These are turbulent times in the beer industry and, for the craft beer business, there are two very different narratives these days. On one hand, we now have almost 10,000 breweries in America vs. less than 50 in the late 1980s. Conversely, after nearly a decade of double-digit annual growth, U.S. craft beer has grown at a paltry rate of 1.2% over the last six years. The latter narrative is directly related to the former. Craft is stuck at about 12-13% of the overall U.S. beer market by volume.
North Carolina is, undeniably, a craft beer success story. We have 500 or more breweries licensed to operate in our state and the industry has become a key driver for tourism as well as economic development in cities, both large and small. But, as the Charlotte Ledger business publication has opined, have we reached a saturation point? What we really have is a mixed bag.
Of the top 50 largest craft brewers in the U.S., 21 of those recorded negative growth during 2022. In N.C., some of the state’s largest home-grown brewers suffered the same fate. Highland was down 15%, OMB -6%, Aviator -3% Fullsteam -4% and Green Man -17%. Meanwhile, New Belgium—with locations in Asheville and Ft. Collins, CO—was up 15%. Wicked Weed of Asheville produced 110,000 barrels of beer of Asheville, a 730% increase over the last six years.
What’s Driving This?
The Brewers Association is the voice of the American craft beer industry so here’s how the BA explains all this in the May/June issue of The New Brewer magazine:
“One of the main attributes that has long differentiated craft—variety—- is likely losing value in the marketplace……consumers now have more options when they seek a variety of flavors, alcohol levels and more.”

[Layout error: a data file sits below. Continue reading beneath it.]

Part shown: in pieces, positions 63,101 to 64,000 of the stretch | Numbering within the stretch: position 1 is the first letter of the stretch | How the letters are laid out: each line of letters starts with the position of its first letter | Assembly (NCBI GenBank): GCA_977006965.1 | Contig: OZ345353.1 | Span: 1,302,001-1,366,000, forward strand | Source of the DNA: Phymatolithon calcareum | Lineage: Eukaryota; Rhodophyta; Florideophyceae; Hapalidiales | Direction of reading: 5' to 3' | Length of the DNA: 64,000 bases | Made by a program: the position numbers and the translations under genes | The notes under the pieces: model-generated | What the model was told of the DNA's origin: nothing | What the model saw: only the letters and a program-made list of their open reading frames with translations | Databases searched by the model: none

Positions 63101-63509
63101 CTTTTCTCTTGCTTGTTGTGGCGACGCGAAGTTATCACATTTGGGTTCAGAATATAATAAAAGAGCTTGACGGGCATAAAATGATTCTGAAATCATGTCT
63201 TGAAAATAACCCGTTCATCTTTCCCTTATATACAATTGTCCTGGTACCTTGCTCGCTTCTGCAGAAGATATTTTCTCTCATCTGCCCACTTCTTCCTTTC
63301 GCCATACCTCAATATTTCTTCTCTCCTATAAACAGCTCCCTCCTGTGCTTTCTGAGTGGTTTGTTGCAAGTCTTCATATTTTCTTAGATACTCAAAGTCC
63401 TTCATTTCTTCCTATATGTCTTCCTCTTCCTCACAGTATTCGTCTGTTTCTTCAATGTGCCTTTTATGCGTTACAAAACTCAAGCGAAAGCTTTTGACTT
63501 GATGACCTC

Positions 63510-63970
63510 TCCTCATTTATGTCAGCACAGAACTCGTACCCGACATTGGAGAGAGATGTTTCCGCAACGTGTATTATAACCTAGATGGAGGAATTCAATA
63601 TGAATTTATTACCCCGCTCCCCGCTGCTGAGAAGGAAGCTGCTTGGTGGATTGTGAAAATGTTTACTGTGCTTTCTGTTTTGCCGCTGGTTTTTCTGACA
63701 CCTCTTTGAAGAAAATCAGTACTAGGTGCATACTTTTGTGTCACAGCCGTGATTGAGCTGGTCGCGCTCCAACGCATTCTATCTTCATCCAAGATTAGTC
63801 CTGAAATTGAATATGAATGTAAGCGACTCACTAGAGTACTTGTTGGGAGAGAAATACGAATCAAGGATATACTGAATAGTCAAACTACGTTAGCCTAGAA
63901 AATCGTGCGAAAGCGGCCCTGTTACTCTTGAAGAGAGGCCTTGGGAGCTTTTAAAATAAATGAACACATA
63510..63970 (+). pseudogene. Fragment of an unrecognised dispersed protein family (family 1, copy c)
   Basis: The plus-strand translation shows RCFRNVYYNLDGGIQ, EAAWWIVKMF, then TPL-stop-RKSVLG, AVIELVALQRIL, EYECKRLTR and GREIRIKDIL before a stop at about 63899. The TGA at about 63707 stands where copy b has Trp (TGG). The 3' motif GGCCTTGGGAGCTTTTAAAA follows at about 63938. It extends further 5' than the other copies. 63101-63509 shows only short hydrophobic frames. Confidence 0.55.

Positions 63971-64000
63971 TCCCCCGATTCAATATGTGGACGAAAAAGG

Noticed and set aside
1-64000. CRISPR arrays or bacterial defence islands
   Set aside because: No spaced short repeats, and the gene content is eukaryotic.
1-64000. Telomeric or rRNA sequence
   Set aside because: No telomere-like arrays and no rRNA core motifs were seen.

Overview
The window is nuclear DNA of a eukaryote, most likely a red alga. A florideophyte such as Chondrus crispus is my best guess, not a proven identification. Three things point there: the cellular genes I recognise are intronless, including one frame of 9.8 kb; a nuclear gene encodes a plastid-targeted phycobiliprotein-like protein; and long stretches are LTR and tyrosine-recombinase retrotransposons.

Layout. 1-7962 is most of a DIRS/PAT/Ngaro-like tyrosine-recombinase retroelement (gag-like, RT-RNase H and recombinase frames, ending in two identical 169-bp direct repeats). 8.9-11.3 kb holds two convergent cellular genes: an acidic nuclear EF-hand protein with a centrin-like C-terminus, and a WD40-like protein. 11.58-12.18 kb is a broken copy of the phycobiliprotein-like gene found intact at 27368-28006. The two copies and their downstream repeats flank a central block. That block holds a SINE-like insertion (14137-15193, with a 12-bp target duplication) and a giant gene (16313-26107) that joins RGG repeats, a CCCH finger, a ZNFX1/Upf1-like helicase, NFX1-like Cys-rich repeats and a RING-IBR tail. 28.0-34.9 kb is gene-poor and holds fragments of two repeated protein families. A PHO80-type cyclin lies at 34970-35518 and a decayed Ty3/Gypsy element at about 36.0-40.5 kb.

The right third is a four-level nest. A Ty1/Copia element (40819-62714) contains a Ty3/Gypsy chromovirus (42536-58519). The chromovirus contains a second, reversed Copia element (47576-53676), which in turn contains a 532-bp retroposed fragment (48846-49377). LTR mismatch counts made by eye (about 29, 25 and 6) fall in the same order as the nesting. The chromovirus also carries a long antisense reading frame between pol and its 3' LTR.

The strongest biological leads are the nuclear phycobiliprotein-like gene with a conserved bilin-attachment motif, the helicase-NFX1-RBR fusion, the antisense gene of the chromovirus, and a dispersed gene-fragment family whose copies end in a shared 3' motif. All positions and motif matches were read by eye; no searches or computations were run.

Without a doubt, the pandemic had a dramatic impact on craft brewers. While N.C. breweries remained open as “essential businesses”( i.e. manufacturing centers), consumers hunkered down and largely stayed away from tap rooms and on-premise drinking establishments. Many craft brewers moved away from making draft beer and put their products into cans, instead of bottles, in an effort to broaden their commercial reach. Even today, the on-premise is struggling to make a full comeback. Draft beer sales have not returned to 2019 levels. Home delivery remains on the uptick vs. going to the neighborhood taproom. Consumer habits have changed. Meanwhile, liquor companies have become more aggressive in marketing canned liquor cocktails to a younger generation that routinely favored beer in the not-so-distant past.
In closing, there’s this from the Brewers Association:
“The historical pathway of drinking in America has been that newer legal drinkers started with beer, added wine several years later, and emphasized liquor later in life. But the beverage industry has become increasingly convoluted the past few years……the overwhelming variety of choice is changing how consumers now enjoy beverage alcohol.”